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The Modern Law Library

What should you read about COVID-19? We asked an epidemiologist

With a barrage of information and misinformation about COVID-19 coming our way, it can be hard to evaluate what sources are trustworthy and where to go for reliable medical news. So for this new episode of the Modern Law Library, the ABA Journal's Lee Rawles called her friend Mary Lancaster, an epidemiologist for the federal government.

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Legal Rebels Podcast

President of the Legal Services Corp. reflects on his tenure

Asked to reflect on his nine-year tenure as president of the Legal Services Corp., Jim Sandman says he is proud of many things that he and his team accomplished.

The Modern Law Library

How to achieve vocal power in and out of the courtroom

Public speaking is a crucial part of working as a lawyer. It is especially important for female lawyers who are claiming their vocal authority in speaking roles in courts.

The Modern Law Library

2 families connected by LA riots collide in ‘Your House Will Pay’

The riots in South Los Angeles in 1992 may be nearly three decades old, but in the present day, two families in the novel Your House Will Pay will find that the events from that time are far from over.

Asked and Answered

Why did a Georgia city prohibit tattoos on Sundays?

These days, people from all walks of life get tattoos. But in Columbus, Georgia, it was illegal to give them on Sundays, until recently. No one knows for sure what led to the law, but some suspect that it was what’s known as a “blue law,” a term for state and municipal regulations that prohibits commerce on Sundays, when lawmakers thought people should be in church.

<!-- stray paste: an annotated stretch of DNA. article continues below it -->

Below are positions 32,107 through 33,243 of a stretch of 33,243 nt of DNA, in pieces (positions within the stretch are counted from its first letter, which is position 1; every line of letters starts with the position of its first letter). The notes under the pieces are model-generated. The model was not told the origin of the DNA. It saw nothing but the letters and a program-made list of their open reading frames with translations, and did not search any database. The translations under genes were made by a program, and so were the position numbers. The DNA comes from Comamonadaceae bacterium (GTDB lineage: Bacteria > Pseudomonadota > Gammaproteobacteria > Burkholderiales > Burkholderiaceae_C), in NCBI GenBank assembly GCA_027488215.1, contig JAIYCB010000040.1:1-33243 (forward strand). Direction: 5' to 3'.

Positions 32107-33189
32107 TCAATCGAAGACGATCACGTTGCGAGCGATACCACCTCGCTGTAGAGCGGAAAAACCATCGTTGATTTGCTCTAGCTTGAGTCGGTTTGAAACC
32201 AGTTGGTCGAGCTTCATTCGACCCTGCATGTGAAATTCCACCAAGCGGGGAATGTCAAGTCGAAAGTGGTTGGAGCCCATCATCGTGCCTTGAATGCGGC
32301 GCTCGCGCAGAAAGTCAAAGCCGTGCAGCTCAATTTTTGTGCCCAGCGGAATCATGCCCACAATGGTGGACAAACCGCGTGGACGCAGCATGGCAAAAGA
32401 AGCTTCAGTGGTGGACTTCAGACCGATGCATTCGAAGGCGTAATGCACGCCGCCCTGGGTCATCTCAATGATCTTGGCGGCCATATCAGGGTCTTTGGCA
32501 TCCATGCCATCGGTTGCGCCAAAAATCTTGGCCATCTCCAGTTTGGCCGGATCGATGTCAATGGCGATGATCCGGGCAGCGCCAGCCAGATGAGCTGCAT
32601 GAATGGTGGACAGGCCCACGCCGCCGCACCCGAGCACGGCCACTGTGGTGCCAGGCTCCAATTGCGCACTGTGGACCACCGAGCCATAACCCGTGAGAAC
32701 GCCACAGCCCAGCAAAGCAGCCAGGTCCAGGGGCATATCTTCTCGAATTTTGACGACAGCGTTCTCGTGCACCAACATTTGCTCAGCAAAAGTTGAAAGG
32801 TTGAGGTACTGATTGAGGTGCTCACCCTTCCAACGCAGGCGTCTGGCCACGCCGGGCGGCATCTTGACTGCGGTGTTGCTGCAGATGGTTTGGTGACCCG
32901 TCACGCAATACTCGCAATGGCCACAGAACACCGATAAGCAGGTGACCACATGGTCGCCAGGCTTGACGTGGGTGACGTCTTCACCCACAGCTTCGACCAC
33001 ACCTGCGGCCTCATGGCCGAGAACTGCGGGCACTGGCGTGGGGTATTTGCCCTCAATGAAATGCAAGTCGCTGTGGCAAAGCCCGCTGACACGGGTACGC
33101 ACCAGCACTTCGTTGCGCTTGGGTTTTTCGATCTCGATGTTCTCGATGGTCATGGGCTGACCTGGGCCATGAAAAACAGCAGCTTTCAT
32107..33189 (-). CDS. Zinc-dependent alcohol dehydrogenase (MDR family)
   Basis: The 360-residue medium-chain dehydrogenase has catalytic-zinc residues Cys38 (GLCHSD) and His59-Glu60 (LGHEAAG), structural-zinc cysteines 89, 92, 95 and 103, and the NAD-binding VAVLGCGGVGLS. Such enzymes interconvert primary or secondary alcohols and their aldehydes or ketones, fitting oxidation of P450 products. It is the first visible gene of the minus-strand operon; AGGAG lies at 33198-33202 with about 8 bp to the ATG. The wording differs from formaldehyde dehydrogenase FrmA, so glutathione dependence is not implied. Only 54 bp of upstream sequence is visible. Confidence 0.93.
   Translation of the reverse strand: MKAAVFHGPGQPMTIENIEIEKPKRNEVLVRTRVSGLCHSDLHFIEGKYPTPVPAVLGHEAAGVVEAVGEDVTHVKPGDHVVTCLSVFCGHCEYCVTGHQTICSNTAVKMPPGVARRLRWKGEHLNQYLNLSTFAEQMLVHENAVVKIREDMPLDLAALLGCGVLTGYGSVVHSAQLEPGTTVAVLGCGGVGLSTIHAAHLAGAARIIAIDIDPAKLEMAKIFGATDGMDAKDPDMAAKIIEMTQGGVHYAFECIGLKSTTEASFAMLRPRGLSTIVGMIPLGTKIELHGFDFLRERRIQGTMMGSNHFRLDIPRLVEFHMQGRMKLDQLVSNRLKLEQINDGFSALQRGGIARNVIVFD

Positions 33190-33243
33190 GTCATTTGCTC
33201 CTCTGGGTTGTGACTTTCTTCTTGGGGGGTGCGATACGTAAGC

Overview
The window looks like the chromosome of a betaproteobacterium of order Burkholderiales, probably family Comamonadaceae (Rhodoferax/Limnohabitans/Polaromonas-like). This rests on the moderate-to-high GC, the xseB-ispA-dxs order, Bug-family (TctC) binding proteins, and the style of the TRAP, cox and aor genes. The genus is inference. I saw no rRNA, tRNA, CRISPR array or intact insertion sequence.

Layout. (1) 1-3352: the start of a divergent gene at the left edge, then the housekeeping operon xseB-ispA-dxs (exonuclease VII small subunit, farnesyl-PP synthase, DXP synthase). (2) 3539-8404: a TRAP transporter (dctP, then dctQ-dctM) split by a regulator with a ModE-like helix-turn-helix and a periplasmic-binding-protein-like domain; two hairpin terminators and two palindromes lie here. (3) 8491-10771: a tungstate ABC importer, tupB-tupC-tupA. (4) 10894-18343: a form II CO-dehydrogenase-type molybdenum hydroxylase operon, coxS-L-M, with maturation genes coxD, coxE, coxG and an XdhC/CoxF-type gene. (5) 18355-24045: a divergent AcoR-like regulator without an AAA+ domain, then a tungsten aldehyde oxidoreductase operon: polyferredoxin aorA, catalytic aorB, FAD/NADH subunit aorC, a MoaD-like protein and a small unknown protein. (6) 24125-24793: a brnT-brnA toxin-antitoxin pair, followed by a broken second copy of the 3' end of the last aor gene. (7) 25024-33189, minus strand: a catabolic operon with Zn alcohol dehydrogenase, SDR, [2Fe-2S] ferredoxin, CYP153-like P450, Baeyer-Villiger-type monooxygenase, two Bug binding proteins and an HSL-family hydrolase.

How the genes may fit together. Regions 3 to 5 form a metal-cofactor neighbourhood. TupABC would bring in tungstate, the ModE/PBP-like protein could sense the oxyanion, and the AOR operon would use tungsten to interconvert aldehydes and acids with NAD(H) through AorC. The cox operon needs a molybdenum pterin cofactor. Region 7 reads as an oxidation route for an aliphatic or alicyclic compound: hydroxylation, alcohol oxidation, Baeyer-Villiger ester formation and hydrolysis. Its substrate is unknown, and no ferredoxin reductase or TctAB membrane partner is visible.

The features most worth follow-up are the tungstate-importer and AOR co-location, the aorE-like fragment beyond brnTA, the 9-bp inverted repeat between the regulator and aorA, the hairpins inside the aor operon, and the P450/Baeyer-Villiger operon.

Legal Rebels Podcast

How 2 Texas lawyers are marketing their practice through song

Thanks to social media and the internet, it’s never been easier—or more affordable—for lawyers to advertise. On the other hand, having so many avenues available to lawyers makes it more difficult for anyone to stand out from the crowd.

The Modern Law Library

How safe is your right to vote?

The Constitution of the United States has been amended multiple times since it was written to expand the franchise of voting from the original beneficiaries, white male landowners. But the story of voting rights in the United States is not just one of expansion; there have been periods (such as after Reconstruction) where voting rights that had once been exercised were blocked off, extinguished and suppressed.

Asked and Answered

Getting real: What happens when clients go on reality TV

Imagine you are meeting a client for the first time, and they show up with a TV camera crew that wants to film your meeting.

The Modern Law Library

The court of public opinion: Why litigation PR is a critical component of a case

A lawyer’s duties do not begin and end at the courtroom door. They extend beyond the courtroom to the proverbial court of public opinion. In this era of instantaneous exchanges, there should always be an effective litigation communications plan in place before a case is filed, or worse, it goes awry.

Legal Rebels Podcast

Reinventing the staid field of legal academic writing

Legal academic publishing isn't synonymous with innovation. The mere mention of it can, for some, bring up repressed memories of the most banal and stuffy aspects of law school. But the Massachusetts Institute of Technology wants to change that.